Forum—Biological Control: Important Tool
for Managing Invasive Species
|| The U.S. Department of Agriculture has long
worked to exclude and manage invasive species. But globalization of trade and
travel has allowed unprecedented spread of foreign plants and animals. The
damage caused by these invasive pests costs an estimated $122 billion annually
in control, loss of resources, and damage to property.
At least 14 federal laws and other actions have been passed during the last
century to deal with invasive weeds, insects, and other pests. The latest and
most comprehensive, Executive Order 13112, was signed by President Clinton in
Since 1881, biological controlthe deliberate use of one living organism
to control anotherhas been one of the tools used to stem the spread of
introduced pests. Properly conducted biological control works because it uses
carefully selected and tested natural enemies (for example, insects, mites, or
pathogens) of the target pest.
Leafy spurge, for example, is not a problematic weed in its Eurasian homeland.
But once in the United States, free of the hundreds of insects and diseases
that naturally limit its growth, it has spread over millions of acres. By
introducing some of the weed's natural enemies, scientists help reestablish
controls on the weed. The key is to be selective in choosing these natural
enemiesintroducing only those that are acceptably specific and damage a
susceptible stage or part of the weed.
Concern about introducing any species, potentially beneficial or otherwise, is
warranted. That's why for over 120 years, biological control ecologists have
developed and modified a series of tests that take several years to complete
before a biological control agent is proposed for release.
First a weed is selected as a target for biological control because it is
perceived as a significant domestic problem. Then scientists study the plant in
its homeland to identify the weed's natural enemies.
Once a promising candidate is identified, many "host-specificity
tests" are conducted to determine whether the agent will significantly
damage the weed and whether it might also damage crops or native plants. The
goal is to find an organism that feeds and reproduces entirely or primarily on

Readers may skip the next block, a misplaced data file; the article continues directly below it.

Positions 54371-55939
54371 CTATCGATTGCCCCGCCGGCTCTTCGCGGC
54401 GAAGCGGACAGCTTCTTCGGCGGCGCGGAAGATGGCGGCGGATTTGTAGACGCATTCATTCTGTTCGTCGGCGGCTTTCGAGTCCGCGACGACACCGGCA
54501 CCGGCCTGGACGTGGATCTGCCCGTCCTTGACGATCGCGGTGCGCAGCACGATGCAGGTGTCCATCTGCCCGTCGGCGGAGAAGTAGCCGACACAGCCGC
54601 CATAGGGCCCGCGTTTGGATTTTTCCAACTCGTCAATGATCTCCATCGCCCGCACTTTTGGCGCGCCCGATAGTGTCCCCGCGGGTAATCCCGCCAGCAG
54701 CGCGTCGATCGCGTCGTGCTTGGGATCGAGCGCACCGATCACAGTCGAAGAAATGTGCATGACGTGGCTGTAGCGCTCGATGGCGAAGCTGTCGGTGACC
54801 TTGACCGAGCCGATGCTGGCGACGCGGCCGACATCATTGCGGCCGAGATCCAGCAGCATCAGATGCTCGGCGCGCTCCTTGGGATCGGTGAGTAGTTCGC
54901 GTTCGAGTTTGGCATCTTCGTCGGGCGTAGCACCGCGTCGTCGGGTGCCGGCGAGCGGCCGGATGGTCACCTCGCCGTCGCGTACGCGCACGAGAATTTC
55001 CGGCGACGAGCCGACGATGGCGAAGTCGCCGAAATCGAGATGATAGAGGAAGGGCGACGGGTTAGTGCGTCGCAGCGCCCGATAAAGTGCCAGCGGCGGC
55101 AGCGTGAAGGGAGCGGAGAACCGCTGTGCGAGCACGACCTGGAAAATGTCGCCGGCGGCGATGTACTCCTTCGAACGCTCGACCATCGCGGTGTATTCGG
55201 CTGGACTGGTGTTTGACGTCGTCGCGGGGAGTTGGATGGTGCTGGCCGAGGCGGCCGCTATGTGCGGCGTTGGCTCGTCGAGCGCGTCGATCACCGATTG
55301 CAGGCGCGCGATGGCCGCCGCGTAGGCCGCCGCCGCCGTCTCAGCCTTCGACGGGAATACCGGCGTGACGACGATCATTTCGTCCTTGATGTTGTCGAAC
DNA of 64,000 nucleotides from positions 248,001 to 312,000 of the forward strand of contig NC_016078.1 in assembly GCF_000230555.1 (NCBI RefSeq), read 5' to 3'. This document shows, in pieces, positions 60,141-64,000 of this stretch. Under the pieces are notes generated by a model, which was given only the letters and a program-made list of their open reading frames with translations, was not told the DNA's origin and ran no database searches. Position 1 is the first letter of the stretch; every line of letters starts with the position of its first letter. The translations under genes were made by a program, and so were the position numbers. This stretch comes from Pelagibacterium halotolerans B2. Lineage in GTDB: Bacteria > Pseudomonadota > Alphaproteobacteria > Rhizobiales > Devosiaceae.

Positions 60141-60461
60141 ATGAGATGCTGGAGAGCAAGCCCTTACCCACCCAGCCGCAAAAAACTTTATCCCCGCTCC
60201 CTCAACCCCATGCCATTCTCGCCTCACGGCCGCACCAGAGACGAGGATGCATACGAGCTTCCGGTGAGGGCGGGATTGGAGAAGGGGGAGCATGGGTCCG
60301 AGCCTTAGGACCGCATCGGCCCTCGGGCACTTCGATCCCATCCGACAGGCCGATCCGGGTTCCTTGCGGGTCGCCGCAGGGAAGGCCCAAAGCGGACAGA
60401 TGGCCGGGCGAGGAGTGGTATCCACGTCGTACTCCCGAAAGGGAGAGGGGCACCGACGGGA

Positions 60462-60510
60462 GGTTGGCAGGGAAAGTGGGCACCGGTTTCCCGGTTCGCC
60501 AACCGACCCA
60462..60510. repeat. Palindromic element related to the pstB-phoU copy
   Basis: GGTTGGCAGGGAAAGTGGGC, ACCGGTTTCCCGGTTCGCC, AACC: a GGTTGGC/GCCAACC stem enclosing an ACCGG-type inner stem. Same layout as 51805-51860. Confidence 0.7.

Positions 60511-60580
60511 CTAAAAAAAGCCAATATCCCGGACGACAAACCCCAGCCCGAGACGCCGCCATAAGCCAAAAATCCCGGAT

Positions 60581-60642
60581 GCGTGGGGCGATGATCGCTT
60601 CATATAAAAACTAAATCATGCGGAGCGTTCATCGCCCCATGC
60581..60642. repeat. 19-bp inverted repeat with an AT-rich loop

the target weed, significantly damaging it and reducing its ability to compete
with other vegetation.
If an agent passes these tests, the findings are submitted to the Technical
Advisory Group for Biological Control Agents of Weeds, an independent group
that advises USDA's Animal and Plant Health Inspection Service on whether to
approve the release of the agent. If an agent is approved, it is first imported
to quarantine facilities. There, scientists confirm that the correct agent was
imported and that no unwanted parasites or diseases have come along for the
Dozens of researchers both here and abroadin
ARS and other state and federal agencies
and universitiesparticipate to identify, test, and import each biological
control agent for each weed. The first two stories in this issue of
Agricultural Research demonstrate the cooperation necessary between
overseas and U.S. laboratories to bring biological control projects to
Despite the extensive precautions, biological control, like all integrated pest
management strategies, is not a panacea and is not risk-free. But that doesn't
mean we should not proceed. The consequences of inaction are far greater than
the risks, as million of acres of rangeland, cropland, and wildlife habitat are
affected each year.
The very few examples of nontarget damage from weed biological control agents
receive widespread attention. However, the most recent catalog of biological
weed control projects notes that there are only eight examples worldwide of
agent damage to nontarget plants, "none of which has caused serious
economic or environmental damage and the majority of which were anticipated by
routine testing before release."
This catalog contains data on more than 350 biological control agents released
against 133 weeds in more than 70 countries in the last 120 years.
Further, the vast majority of this nontarget damage is short term and
insignificant. For example, an agent may nibble on a nontarget plant but can't
complete its life cycle on the plant and dies off without reproducing.
To further improve the practice of weed biological control projects, ARS
recently revised its policy. Now, each project is considered to last at least
20 years, even though individual components may take only 3 to 5.
Biologically based integrated weed management (biological control with cultural
control/revegetation) is the basis of our programs. Chemical and mechanical
strategies are still vital in many instances and may be used in combination
with biological control.
ARS is also committed to long-term monitoring of the effects of agents on
target weeds and on potential nontarget species closely related to target
Finally, ARS continues to lead in fostering partnerships with other federal and
state agencies, universities, overseas groups, private organizations, and
landowners. The invasive species problem is too vast for anyone to tackle
Biological control takes many years to succeed. But it is often the best,
safest, and most cost-effective approach to long-term management of widespread,
invasive weeds. Sometimes it is the only practical approach.
Ernest S. Delfosse
ARS National Program Leader for
"Forum" was published in the
issue of Agricultural Research magazine.